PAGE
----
For a while now I’ve wanted to write this fun post about 10 of my favourite and most interesting, unusual and special possessions. So here they are, in no particular order. Hope you enjoy! 🙂
Item #1: 3D-printed coaster and fridge magnet
Item #1 is a plastic coaster and fridge magnet. These are unusual because one of my friends designed and printed these himself using his own 3D printer. Quite impressive!
Item #2: Limited edition painted plate
Item #2 is a special W. S. George fine china plate that I received as a gift many years ago from my aunt in Austria. It comes with a certificate of authenticity and depicts a painting of kittens by Henriette Ronner. It’s a beautiful collector’s item and has special meaning for me because of my relationship with my aunt.
Item #3: Swarovski crystal duck
Item #3 is a tiny Swarovski crystal duckie. It’s precious and unusual for me because this is the first and only Valentine’s Day gift I’ve ever received! Ninja warned me from the start that he didn’t believe in Valentine’s Day, so he’d only be getting me something special for our very first one together 🙂
Item #4: A homemade shell necklace
Item #4, a homemade shell necklace, is unusual mainly because I didn’t need to put a single hole in those shells when I made this. They all already had tiny holes in them when I collected them on the beach! This item is also special because I used shells collected during our honeymoon.
Item #5: Cloud Strife earrings
Item #5 is my pair of Cloud Strife Cloudy Wolf/Fenrir errings. Need I say more 🙂
Item #6: Earrings from my man
Item #6 is more jewellery: a set of earrings and a necklace pendant. The thing that makes them unusual is that Ninja made these for me himself! He was watching me work with some of my beading kits when he decided to make me this set.
Item #7: Toy soldier
Item #7 isn’t technically mine: Ninja brought it with into the marriage and now I’ve adopted it too. This toy soldier has brought us loads of laughs as we’ve used it to suprise each other. It’s a fully articulating model, so we can make it cling to shelves, hold love notes, hide in cupboards and support items. In fact, we’ve used him in such a variety of poses and situations that I think he deserves a blog post of his own. Watch this space 😉
Item #8: Hat with badges
Perhaps there’s not too much that’s unusual about Item #8 – after all, it’s just a hat with badges. But in my circle of friends it’s very unusual, and one of these badges even started my romance with Ninja! The very first time I met Ninja I was wearing this hat. He shook my hand in greeting and proceeded to read my interesting badges. Once he saw this one…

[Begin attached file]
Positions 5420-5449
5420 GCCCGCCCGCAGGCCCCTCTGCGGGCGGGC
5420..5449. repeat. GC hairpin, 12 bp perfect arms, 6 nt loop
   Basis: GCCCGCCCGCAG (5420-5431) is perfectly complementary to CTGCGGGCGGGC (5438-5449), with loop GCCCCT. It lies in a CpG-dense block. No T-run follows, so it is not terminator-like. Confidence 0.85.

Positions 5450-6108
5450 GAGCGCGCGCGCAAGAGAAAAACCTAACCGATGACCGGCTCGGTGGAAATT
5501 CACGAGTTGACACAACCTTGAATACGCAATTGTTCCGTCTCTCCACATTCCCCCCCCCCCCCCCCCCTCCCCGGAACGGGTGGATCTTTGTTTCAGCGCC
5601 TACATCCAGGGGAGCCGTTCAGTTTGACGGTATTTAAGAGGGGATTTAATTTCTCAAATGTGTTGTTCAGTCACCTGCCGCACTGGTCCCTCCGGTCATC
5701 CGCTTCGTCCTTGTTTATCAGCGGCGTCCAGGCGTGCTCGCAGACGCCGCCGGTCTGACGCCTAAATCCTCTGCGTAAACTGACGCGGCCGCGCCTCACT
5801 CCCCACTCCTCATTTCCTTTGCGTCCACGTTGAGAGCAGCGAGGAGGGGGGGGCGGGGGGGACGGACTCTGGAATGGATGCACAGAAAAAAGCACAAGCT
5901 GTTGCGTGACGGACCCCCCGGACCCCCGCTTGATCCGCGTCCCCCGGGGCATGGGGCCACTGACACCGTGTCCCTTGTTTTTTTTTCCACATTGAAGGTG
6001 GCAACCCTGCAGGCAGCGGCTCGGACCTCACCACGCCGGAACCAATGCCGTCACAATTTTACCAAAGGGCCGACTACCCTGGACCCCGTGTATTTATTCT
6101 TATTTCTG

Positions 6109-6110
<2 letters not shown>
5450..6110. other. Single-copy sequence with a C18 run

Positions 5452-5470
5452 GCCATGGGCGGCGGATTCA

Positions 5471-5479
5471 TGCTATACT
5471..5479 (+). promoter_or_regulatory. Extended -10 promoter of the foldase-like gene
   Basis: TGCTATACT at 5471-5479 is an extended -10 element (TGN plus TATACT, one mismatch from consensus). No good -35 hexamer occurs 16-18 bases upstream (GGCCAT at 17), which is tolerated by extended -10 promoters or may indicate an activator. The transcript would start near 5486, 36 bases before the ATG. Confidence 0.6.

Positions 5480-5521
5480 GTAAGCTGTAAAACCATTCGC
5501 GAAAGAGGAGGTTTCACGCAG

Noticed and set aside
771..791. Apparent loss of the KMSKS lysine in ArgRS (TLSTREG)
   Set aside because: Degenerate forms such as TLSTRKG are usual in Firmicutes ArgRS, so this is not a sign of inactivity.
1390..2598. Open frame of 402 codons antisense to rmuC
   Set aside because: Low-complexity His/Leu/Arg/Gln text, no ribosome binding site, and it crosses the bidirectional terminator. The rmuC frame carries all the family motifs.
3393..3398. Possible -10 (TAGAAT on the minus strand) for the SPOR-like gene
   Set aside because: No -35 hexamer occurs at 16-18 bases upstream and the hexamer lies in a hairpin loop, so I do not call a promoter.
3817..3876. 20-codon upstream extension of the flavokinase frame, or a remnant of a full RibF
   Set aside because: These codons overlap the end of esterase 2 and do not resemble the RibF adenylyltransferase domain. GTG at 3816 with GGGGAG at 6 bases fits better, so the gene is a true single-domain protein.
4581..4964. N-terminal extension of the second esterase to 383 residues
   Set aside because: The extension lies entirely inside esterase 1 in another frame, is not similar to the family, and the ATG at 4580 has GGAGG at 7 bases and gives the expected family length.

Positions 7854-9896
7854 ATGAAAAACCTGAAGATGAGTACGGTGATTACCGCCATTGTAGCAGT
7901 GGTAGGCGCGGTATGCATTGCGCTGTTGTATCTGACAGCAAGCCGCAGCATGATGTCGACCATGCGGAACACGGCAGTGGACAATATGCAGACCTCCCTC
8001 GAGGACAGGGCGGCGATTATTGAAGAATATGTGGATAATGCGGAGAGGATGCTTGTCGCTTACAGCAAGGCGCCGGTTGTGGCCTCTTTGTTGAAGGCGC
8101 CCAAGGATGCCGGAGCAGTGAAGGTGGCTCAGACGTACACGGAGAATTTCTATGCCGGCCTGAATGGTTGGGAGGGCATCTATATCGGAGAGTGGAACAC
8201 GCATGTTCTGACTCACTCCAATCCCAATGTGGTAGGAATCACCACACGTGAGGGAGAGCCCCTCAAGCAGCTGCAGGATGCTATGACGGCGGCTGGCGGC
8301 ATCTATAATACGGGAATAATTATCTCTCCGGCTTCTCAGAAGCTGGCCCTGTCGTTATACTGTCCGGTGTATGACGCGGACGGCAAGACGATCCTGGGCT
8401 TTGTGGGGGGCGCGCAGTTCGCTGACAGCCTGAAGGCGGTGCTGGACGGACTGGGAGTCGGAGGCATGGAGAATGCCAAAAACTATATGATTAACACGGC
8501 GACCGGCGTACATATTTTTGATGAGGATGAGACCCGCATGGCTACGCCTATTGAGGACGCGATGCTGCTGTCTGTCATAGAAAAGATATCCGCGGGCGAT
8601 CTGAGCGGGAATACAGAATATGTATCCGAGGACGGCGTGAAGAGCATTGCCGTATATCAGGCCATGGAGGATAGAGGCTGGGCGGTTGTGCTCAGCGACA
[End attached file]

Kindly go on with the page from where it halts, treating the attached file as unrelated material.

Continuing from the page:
… he promptly dashed off in search of a sticker. When he came back, he covered the ‘Don’t’ on the badge, so that it read ‘Assume I Cook’. Hah! That was one way to strike up a conversation 😛
Item #9: A small trophy
There’d be nothing unusual about Item #9 if it wasn’t for what it represented. I received this small trophy at an awards ceremony for my Hindi language class. I was the only non-Indian participant and I passed the exam with a distinction. OK, it was only at first-grader level… but it’s still an unusual achievement 🙂
Item #10: Wooden carving
I’ve saved the best for last. Item #10 is a beautiful and intricate wooden carving of old ships at sea. I absolutely love old-world things like this. I’m astounded by the detail and the time it must have taken the artist to carve this.
Look at the tiny details of the figures on the ship. It blows my mind. Here are some more close-ups:
Great detail on the rigging above, and on the ship’s cannons below:
I also like the rope surrounding the title of this creation. The Drommedaris and the Reijger were two actual ships that travelled to the Cape of Good Hope in 1652. On board was Jan van Riebeeck – the dude who helped begin the European colonisation of South Africa.
Unbelievably, I bought this for the price of your average hamburger at a ‘kitsch’ store that sold all manner of second-hand ‘junk’. I think it’s a treasure 🙂 I’d love to know the history of this carving. The signature says it was crafted by Chris in 1975. Who was the man who carved it? Did he sell it for a good profit or was it handed down as a keepsake in his family? How did it end up on sale for 30 bucks in a junk store?
I guess I’ll never know, but I’m very glad it found its way to me.